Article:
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Bishop, J. Leander (John Leander), 1820-1868 / A history of American manufactures from 1608 to 1860 : exhibiting the origin and growth of the principal mechanic arts and manufactures, from the earliest colonial period to the adoption of the Constitution ; and comprising annals of the industry of the United States in machinery, manufactures and useful arts, with a notice of the important inventions, tariffs, and the results of each decennial census
Volume 3 (1868)

Manufactures of Cincinnati, Ohio,   pp. 459-467

Page 467

facture of what is now known as "Ball's New American Harvester."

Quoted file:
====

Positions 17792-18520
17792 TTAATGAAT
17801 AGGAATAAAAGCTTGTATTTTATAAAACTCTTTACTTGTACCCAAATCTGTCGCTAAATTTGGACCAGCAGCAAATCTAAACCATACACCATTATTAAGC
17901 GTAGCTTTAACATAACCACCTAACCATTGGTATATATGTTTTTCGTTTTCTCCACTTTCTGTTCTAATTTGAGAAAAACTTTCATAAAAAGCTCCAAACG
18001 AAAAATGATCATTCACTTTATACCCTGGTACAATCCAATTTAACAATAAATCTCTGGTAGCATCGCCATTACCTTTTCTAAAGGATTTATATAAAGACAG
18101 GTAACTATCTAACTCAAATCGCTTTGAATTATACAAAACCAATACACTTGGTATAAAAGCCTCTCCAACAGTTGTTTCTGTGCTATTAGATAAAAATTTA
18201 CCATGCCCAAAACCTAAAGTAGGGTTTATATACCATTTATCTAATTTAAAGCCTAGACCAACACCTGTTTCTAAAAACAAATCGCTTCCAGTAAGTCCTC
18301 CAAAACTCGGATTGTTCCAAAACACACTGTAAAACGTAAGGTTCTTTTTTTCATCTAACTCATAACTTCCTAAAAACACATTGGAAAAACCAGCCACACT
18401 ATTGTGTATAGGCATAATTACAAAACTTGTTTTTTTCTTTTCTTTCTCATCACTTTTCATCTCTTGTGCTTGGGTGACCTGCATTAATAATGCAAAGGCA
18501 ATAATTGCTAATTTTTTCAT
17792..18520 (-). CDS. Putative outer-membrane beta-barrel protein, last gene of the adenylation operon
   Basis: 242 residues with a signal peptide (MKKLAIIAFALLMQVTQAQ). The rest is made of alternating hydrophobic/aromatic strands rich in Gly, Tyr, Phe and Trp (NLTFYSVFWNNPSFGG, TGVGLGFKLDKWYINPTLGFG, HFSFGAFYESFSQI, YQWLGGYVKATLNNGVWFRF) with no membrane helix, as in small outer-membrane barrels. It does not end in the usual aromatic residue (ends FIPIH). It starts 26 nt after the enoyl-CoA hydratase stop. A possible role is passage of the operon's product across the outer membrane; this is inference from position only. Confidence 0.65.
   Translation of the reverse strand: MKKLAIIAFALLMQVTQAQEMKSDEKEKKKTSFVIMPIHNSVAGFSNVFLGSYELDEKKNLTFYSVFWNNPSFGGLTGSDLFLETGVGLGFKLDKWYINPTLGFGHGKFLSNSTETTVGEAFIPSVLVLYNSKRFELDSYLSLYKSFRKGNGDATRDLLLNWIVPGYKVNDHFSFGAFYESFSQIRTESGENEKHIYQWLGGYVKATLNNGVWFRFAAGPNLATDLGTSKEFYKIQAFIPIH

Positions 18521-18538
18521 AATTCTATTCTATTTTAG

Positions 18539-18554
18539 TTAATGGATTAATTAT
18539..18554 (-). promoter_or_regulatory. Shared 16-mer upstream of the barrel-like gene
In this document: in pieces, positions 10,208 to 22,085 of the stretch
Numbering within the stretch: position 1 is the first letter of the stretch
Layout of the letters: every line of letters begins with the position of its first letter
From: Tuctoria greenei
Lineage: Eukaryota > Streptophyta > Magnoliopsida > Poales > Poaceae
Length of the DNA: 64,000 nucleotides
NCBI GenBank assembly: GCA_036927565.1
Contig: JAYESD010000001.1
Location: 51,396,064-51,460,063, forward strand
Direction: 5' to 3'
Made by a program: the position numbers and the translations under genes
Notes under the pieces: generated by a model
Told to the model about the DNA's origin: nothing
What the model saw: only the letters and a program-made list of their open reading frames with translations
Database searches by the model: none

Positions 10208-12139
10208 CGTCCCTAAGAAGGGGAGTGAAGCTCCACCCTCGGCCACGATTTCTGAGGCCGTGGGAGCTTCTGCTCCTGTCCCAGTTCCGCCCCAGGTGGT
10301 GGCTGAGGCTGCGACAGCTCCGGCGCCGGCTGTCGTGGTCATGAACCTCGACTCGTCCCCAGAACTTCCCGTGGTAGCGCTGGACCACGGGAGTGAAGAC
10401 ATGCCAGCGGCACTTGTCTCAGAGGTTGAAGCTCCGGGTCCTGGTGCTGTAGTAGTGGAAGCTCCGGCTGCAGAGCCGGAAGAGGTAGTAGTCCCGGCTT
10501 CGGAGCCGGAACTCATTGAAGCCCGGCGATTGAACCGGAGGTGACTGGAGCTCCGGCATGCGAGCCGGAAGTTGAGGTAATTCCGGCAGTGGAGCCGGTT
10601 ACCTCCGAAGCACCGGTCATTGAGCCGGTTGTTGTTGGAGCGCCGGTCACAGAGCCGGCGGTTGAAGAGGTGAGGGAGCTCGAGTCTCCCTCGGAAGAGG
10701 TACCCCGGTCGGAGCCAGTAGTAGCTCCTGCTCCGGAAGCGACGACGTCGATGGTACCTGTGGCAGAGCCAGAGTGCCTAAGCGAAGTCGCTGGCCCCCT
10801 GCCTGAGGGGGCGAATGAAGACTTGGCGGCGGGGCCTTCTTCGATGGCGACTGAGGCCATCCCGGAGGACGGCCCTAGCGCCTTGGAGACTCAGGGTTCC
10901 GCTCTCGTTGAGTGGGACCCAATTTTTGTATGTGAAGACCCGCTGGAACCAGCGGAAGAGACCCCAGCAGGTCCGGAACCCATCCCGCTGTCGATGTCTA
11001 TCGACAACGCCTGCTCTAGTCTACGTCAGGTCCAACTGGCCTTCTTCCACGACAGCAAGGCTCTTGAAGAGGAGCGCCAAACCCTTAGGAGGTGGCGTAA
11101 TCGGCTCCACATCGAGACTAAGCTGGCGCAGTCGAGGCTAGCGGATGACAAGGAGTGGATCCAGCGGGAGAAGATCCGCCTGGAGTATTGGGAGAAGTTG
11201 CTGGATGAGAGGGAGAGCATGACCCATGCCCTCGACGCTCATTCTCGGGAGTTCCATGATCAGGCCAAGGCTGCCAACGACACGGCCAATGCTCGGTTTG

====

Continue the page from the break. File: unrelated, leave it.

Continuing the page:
The buildings are mostly of brick, very substantially constructed, and
have an aggregate area of nearly sixty thousand square feet. The
rooms, of which there are some seventeen in number, are equipped
with machines and tools of the best description, with capacity for turn-
ing out six thousand machines per annum. The most careful supervi-
sion is exercised in all parts of the work ; skilful mechanics and the
best materials only are employed, and the result is a finely finished
machine, which has attained extraordinary popularity.
As Ball's Harvester is manufactured in several other places in the
United States under license from the inventor, whose patent revenue
amounts to a large sum annually, it is believed that fully ten thousand
were made in the United States in 1865.

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